German army to the east and north of
Rheims was said to be strongly In
trenched in deep cuttings, with bomb
proof shelters and rest bouses under
ground, and veryv similar ones were
found at Betz, behind the Ourcq. One
of these was a mile and a quarter long.
with tunnels in all directions, yet it
was filled with dead.
Germans Rely on Bits Gons.
"Along the whole length of the bat
tle line, according to all the stories
of French artillery men, , Germans
never, were able to stand before the
fire of the French guns whenever it
found them out: but latterly, as soon
as a French battery opened, a hasty re
tirement was quickly followed by
heavy bombardment by big caliber Ger
man artillery far out of range.
"That the Germans are beginning to
feel discouraged is gathered from let
ters seized and statements made by
officer prisoners. A Lieutenant of
the Twenty - sixth Artillery Regiment
"The Tenth Corps has been fighting
incessantly since the beginning of the
campaign. Almost all our horses were
gone. We had been under fire every
day from 5 A. M. to 8 P. M. without
food or drink. The French Eighth
Artillery fire was terrific. I am so
worn out that I can hardly sit on a
horse even at a walk. Even at night
our men cannot rest. A French airman
last night threw four bombs, three of
which killed and wounded 20 horses
and four men. We get no letters."
'"An officer of the Prussian Guard
says: '.My regiment started with 60 of
ficers and only five are left out of
more than 2000 men. The regiment is
a mere remnant. "
Yuan Officiates at Temple.
PEKIN, Sept. 28. Between the hours
of three and six o'clock this morning.
President Yuan Shl Kal will officiate
at the first annual ceremony at the
Confuslan temple. The ceremony will
be elaborate. Special costumes signi
ficantly copied after those of the
I will show you
how your pencil
can make dollars
This sale of Pi
anos has been
authorized by or
der of court.
Now you take
your pencil and
count the dollars
H. P. Nelson,
Ivers & Pond
Melville Clark Player
We now have all these makes iu pianos,
player pianos or grand pianos.
Talking Machines Must Go
Columbia, Edison or Victor and lots of
If You Like
Many of These Grands of Old Reli
able Makes. Look at the List Above.
1 I &- orWrat f-l'lij
Wll You 3
1:1 K 11
C. E. LUCORE
ancients have been designed for the
President and other officers as des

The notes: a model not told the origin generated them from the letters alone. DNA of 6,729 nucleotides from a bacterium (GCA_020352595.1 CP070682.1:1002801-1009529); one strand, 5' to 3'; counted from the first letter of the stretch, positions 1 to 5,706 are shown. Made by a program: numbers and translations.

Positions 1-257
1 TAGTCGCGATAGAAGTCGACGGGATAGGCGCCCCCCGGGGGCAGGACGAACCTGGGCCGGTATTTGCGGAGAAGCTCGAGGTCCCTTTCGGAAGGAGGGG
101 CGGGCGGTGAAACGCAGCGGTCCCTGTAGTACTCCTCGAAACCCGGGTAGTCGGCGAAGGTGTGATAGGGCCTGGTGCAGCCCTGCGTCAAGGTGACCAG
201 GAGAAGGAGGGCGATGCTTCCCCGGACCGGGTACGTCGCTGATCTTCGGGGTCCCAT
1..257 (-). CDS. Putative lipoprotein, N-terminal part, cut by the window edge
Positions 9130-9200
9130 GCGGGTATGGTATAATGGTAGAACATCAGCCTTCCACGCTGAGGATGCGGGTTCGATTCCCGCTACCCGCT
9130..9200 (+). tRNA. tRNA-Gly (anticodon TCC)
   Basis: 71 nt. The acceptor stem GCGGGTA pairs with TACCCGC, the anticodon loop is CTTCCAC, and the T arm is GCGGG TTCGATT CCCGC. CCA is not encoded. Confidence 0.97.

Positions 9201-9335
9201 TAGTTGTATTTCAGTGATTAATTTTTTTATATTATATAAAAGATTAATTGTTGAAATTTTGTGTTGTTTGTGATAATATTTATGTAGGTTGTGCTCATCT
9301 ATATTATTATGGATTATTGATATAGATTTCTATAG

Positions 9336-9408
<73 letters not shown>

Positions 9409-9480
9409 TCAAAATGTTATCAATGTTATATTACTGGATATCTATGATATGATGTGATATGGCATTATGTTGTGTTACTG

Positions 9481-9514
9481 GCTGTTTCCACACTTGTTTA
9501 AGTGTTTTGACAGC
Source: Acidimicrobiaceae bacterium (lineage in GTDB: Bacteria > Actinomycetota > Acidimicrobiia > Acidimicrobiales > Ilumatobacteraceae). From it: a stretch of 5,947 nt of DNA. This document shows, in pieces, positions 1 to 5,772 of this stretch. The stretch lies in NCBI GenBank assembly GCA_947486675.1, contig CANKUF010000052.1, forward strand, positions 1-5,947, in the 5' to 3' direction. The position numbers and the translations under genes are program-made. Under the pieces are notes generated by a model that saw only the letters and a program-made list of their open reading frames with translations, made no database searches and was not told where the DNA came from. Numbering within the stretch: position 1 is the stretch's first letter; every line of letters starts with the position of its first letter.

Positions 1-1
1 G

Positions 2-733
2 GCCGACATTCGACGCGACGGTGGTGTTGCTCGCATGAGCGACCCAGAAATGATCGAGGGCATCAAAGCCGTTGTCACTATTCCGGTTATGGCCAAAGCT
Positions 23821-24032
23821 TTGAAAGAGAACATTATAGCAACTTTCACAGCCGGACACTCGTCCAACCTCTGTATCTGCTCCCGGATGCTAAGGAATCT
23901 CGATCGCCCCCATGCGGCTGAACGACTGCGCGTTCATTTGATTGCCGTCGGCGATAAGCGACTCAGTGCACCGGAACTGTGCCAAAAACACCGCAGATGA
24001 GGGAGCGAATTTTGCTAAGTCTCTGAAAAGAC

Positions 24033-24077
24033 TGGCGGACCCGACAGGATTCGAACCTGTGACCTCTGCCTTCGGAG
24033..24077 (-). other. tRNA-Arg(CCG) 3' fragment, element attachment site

cendants of Confucious.
IDAHO GETS MISS ARNOLD
Republican Woman Worker Keports
Cordial Reception in Oregon.
OREGONIAN NEWS BUREAU. Wash
ington. Sept. 27. Miss Virginia Arnold,
who recently was sent to Portland with
Mrs. Jessie Hardy Stubbs to make a
campaign against the Democratic can
didates for Senate and House, will be
transferred to Boise to make a similar
fight against the Democratic candidates
in that state.
Mrs. Stubbs reported to headquarters
New Pianos.. $ 97.20
Player Pianos $188.00
Good Pianos. .$437.00
Just Look at the Prices
This Sale Authorized fcy Order of the
Terms $1 Down, $1 Per Week.
Pay more or all at any time. Almost
any piano sold on terms of 2 to 4 years.
Many really pood ones at only $44, $6S,
$74 think ot' it! The better ones also
included, cost a little more.
Must ro at any price it will brins;. Sharp
& Mack own it, but they have no place
Sheet Music 2c. some a little more.
Violins, 3 to $S, a few more. Every
thing equally low.
Total Values. Sale Price.
$1030 Weber Pianola 537
The finest and best made by the Aeolian
$1500 Lester Grand Pianola S66G
S8-Note, $500 Burmeister Pianola S218
$50 Emerson SS27
$575 Weber $288
$250 Ludwip What will you rivet
$600 or $700 Kingsbury Player Piano,
late 58-note $335
Would yon like a Steck Piano?. .. .$48
Terms : 75c per week.
Or a Steinway, same terms, for. . . .5j?SS
Or a beautiful upright $2S7.
We can show you the biggest bargains in
Klectr ic Pianos
$500 values $88 or $G00 values $166.
$650 values $278 or $750 values $388
We must also close out all fixtures. Four
Desks, two Safes, a number of Chairs,
Music Rolls, Rugs, Stools, Benches, Cabi
nets and Typewriters.
3SS Morrison St.
Open Evenings Until 9 o'Clock.
Age nt and
that she was receiving cordial support
from Oregon women and could spare
Miss Arnold for duty in Idaho.
RECIPES OF OUR PIONEER MOTHERS
for the home treatment of disease
were wonderfully dependable. True,
they knew nothing of drugs, but owed
their success to the roots, herbs ard
barks of the field. It is Interesting to
note that Lyilla E. Finkham's Vegetable
Compound, the most successful remedy
for female ills we have, was originally
prepared for home use from one of
these recipes. Its fame has now spread
from shore to shore, and thousands ot
American women now well and strong
claim they owe their health and happi
ness to Lydla K. Pinkham's Vegetable